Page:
The Indian Railway King

 

Indian Railways was in trouble: in 2001, a report by the BJP—a government dominated by the Brahmins who are Lalu’s permanent foes—predicted it would hemorrhage cash at a rate of $12 billion annually by 2015. (The whole budget of the Indian government, by comparison, is $128 billion.) Indian Railways was barely managing to cover its daily operating costs, to say nothing of paying for the new equipment and strengthening bridges. The report concluded: “It is very likely that Indian Railways would be a heavily-loss-making entity—in fact one well on the path toward bankruptcy, if it were not state owned.” Outsiders whispered the word “privatization” but were hushed: Indian Railways has been a source of national pride since before independence, and statist sentimentalists could never let it fail.

Lalu’s term as railways minister has been shockingly successful. Instead of turning India’s most prized national institution into a basketcase and a ruin, Lalu has led one of most spectacular economic turnarounds in a country bursting with economic miracles. Indian Railways began raking in cash and posting surpluses in the billions. And the intelligentsia and technocracy, at first shocked and dismayed that a shameless populist had seized a fragile and unwieldy national institution, have largely come around to acknowledging that India Railways has been transformed into a respected institution—and so, possibly, has Lalu.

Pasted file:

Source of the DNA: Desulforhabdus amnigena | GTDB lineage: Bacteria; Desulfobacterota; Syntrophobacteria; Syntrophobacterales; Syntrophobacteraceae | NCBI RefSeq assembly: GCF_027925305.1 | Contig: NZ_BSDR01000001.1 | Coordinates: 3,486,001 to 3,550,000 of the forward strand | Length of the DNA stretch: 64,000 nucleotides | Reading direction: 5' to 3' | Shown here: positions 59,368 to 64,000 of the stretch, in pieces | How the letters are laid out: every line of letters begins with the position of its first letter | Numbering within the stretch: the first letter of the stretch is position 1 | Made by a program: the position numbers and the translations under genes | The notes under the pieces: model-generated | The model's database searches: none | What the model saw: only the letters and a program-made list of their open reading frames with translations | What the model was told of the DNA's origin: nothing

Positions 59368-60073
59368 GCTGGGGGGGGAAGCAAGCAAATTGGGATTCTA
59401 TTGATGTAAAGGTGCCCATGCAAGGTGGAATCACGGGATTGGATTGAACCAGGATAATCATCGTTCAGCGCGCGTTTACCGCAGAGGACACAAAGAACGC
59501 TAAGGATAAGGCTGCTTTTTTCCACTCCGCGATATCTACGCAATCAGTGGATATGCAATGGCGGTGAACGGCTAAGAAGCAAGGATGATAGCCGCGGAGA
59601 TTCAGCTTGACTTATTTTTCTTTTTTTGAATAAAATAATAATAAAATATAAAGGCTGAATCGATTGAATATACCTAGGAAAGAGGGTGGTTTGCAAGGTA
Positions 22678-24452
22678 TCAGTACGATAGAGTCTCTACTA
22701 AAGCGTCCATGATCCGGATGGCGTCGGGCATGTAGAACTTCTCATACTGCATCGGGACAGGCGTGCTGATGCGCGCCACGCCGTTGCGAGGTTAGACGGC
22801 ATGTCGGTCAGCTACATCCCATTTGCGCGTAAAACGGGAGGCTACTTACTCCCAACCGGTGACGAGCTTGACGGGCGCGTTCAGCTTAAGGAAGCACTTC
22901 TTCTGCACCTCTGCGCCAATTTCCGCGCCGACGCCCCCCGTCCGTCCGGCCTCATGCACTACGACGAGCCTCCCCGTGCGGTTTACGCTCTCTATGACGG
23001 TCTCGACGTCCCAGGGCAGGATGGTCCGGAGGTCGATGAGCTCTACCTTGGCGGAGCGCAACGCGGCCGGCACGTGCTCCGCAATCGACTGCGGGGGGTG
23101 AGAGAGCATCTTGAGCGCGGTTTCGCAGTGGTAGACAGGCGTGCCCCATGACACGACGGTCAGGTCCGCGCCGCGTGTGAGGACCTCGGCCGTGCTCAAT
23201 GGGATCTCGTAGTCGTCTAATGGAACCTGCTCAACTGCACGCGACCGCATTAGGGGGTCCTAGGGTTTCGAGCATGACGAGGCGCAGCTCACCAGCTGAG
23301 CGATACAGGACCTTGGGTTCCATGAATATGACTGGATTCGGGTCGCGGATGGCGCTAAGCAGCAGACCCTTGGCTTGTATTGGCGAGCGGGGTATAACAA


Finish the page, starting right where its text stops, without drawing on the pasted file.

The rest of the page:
I have always wondered how exactly Lalu turned around the Railways but somehow never bothered to look it up. Turns out Lalu was smart enough to appoint a shrewd businessman (who idolized Jack Welch) as his deputy and getting out of his way.  That sounds pretty similar to what Michael  Dell had to say about leadership- identifying good leaders and letting them lead.

This is a very well researched and authored article on the Indian Railway King by Graeme Wood.

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About P

Doing my best to achieve personal and work balance. I have a lot of interests and I need to find the right balance to spend time doing them all!
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One Response to The Indian Railway King

  1. apu says:

    I thinks Laloo gets too much credit. If he is that good, how come he didn’t turn Bihar around? The truth is that (apart from getting a good guy at the helm), he also rode in on an economic boom where manufacturing in India was doing great and consequently, freight traffic on the railways peaked. His record on things like railway safety or improving food and hygiene on trains etc is abysmal.

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